Signs of a Miscarriage and Support for Recovery

Medically Reviewed By Valinda Riggins Nwadike, MD, MPH
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Up to 20% of clinically recognized pregnancies end in miscarriage. Symptoms of a miscarriage include bleeding, cramping, nausea, and pelvic pain. Although miscarriage is common, it is an emotional experience that requires time for recovery and grieving. Most miscarriages occur doing the first trimester of pregnancy. Some miscarriages can happen very early — before the pregnancy is known. These are known as chemical pregnancies. Because many people mistake these miscarriages for a heavy period, the actual rate of miscarriage is likely higher than reported.

This article provides an overview of miscarriage, including its causes and risk factors. It also discusses the emotional effects of miscarriage and how to find support.

Types of miscarriage

The medical name for a miscarriage is a spontaneous abortion. In this context, the word “abortion” simply means that the pregnancy is ending before reaching full term. It is different from a pregnancy termination, the medical name for which is an induced abortion.

Doctors use a range of terms to describe different states of pregnancy loss. These states include:

  • threatened miscarriage, which is when vaginal bleeding occurs but the cervix remains closed, and an ultrasound scan shows a viable fetus
  • inevitable miscarriage, which is when there is vaginal bleeding and the cervix is open, indicating that fetal tissue is likely to pass
  • complete miscarriage, which is when there is bleeding and passage of fetal tissue, and an ultrasound scan shows no remaining fetal tissue inside the uterus
  • incomplete miscarriage, which is when bleeding occurs with some passage of fetal tissue, and an ultrasound scan shows some remaining fetal tissue inside the uterus
  • missed miscarriage, which is when the fetus has stopped developing but no symptoms of miscarriage occur

What are the symptoms of a miscarriage?

Bleeding and cramping in the abdomen and pelvis are the most common symptoms of miscarriage.

It is common to experience light bleeding, or spotting, during the first trimester of pregnancy. However, heavier bleeding can be a symptom of a possible miscarriage. Contact your obstetrician-gynecologist (OB-GYN) or midwife if you have concerns about vaginal bleeding during your pregnancy.

Common symptoms of a miscarriage

Symptoms of a miscarriage include:

  • vaginal bleeding
  • abdominal or pelvic pain, which may radiate to the lower back, buttocks, or vulva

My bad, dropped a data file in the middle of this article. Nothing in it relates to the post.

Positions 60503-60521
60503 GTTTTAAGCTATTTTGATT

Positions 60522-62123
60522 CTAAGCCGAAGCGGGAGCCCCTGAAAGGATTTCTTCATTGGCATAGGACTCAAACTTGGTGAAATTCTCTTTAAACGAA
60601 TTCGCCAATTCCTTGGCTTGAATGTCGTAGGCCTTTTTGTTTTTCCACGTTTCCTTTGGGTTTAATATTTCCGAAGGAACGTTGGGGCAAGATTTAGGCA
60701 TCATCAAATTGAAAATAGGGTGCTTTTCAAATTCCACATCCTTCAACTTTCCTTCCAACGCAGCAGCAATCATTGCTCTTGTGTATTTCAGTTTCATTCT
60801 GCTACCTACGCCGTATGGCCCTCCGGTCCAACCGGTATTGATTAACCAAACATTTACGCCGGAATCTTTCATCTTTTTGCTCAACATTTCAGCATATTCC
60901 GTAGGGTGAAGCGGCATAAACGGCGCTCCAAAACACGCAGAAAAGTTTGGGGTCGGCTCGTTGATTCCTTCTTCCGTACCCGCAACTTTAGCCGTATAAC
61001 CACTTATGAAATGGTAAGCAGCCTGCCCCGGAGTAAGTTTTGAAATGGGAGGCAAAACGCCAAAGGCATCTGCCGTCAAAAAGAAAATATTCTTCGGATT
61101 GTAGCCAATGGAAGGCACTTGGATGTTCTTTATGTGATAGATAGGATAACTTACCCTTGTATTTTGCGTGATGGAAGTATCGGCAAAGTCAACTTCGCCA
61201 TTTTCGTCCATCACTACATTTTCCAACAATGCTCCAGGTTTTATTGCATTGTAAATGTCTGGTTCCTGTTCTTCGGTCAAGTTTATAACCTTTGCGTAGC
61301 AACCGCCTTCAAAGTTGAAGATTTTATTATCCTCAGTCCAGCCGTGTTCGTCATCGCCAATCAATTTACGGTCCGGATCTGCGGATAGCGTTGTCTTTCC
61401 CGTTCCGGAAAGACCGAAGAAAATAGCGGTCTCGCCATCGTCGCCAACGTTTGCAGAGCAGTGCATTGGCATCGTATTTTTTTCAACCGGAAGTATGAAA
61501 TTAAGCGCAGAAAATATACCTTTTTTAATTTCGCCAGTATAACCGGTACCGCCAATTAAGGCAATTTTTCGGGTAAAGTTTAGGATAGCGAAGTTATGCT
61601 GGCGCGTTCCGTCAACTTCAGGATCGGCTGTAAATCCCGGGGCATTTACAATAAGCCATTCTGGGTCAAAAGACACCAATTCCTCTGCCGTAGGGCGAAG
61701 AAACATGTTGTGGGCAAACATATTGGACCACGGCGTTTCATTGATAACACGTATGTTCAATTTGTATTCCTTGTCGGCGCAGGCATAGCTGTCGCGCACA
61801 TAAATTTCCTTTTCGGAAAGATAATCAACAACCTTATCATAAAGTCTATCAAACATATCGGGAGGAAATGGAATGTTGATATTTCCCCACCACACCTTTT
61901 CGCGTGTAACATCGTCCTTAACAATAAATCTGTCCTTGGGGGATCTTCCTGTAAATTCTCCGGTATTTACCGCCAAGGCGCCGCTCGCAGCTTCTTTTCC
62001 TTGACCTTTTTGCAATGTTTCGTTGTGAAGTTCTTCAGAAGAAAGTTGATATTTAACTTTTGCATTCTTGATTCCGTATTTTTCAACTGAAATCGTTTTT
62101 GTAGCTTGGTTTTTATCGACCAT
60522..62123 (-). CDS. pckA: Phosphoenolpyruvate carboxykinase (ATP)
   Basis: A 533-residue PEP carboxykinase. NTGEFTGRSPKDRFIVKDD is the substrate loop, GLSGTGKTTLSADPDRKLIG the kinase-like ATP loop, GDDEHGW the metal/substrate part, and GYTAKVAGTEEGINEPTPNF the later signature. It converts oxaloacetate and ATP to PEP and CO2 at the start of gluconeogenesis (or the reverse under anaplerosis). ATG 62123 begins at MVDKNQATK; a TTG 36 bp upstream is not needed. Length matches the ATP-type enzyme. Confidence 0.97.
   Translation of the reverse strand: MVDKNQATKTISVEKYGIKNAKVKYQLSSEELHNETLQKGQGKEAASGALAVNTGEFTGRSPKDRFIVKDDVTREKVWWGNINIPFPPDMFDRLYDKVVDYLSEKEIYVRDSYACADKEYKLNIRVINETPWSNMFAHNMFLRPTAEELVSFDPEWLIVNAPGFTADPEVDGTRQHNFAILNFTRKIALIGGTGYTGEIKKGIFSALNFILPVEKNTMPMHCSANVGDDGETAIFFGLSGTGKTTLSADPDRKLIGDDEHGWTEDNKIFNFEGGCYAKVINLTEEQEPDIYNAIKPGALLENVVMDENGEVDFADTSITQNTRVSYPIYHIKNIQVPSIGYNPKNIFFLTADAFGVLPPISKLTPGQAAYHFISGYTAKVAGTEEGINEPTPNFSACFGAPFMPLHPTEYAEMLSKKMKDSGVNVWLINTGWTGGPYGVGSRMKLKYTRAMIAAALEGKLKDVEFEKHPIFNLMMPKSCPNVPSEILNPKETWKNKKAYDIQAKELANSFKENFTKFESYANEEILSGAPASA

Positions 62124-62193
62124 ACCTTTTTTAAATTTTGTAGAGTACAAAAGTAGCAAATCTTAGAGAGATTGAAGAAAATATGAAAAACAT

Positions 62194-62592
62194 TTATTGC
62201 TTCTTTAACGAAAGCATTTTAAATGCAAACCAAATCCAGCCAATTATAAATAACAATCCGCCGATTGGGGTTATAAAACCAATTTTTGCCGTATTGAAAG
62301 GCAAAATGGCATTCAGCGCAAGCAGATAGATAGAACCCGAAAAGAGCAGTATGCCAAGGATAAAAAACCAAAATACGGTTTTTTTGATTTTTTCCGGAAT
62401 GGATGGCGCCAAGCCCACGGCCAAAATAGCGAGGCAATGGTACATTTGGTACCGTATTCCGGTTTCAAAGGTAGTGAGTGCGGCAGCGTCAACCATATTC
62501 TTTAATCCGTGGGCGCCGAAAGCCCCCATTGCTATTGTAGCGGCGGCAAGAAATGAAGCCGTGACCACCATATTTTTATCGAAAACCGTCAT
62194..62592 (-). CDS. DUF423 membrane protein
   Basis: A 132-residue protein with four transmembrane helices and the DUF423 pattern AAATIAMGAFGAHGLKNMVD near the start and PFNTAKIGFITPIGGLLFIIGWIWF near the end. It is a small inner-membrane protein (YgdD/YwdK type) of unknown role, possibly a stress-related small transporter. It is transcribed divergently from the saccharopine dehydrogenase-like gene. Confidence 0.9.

• heavy cramping accompanied by bleeding or discharge

Symptoms of a miscarriage infection

In cases of incomplete miscarriage, there is a risk of infection of the fetal tissue that remains in the uterus. Septic miscarriage is a potentially life threatening condition that can occur as a result of an infection in the uterus.

Seek immediate medical care (call 911) if you are pregnant or suspect that you may be pregnant and have symptoms including:

Contact your OB-GYN or midwife if you are pregnant or may be pregnant and you experience any nonemergency symptoms that cause you concern.

What causes miscarriage?

Chromosomal irregularities, including incorrect numbers of certain chromosomes, are the most common causes of miscarriage. Up to 50% of miscarriages occur for this reason.

What does not cause miscarriage?

Many misconceptions exist about activities or habits that cause miscarriage. However, the American College of Obstetricians and Gynecologists (ACOG) explains that miscarriage occurs randomly and is not the fault of the pregnant person.

Things that do not cause miscarriage include:

  • stress
  • exercise
  • vaginal intercourse
  • arguing
  • working
  • past use of oral birth control pills
  • morning sickness
  • a recent fall or bump, in most cases

The ACOG also notes that only a few medications can increase the risk of miscarriage. Talk with your OB-GYN about any medications you are taking and whether or not they are safe to continue during pregnancy.

What are the risk factors for miscarriage?

Researchers have identified several risk factors for miscarriage. However, not everyone with risk factors will experience a miscarriage, and not everyone who experiences a miscarriage has these risk factors.

Maternal age

The risk of miscarriage increases with the age of the pregnant person. The risk of miscarriage at ages 20–30 years is 8.9%. The risk increases to 74.7% past the age of 40 years.

Previous miscarriage

Experiencing a previous miscarriage increases the risk of miscarriage in subsequent pregnancies.

Medical historyRisk of miscarriage in a future pregnancy
1 miscarriage20%
2 consecutive miscarriages28%
3 or more consecutive miscarriages43%

Although previous miscarriage is a key risk factor, the ACOG notes that repeat miscarriages are rare.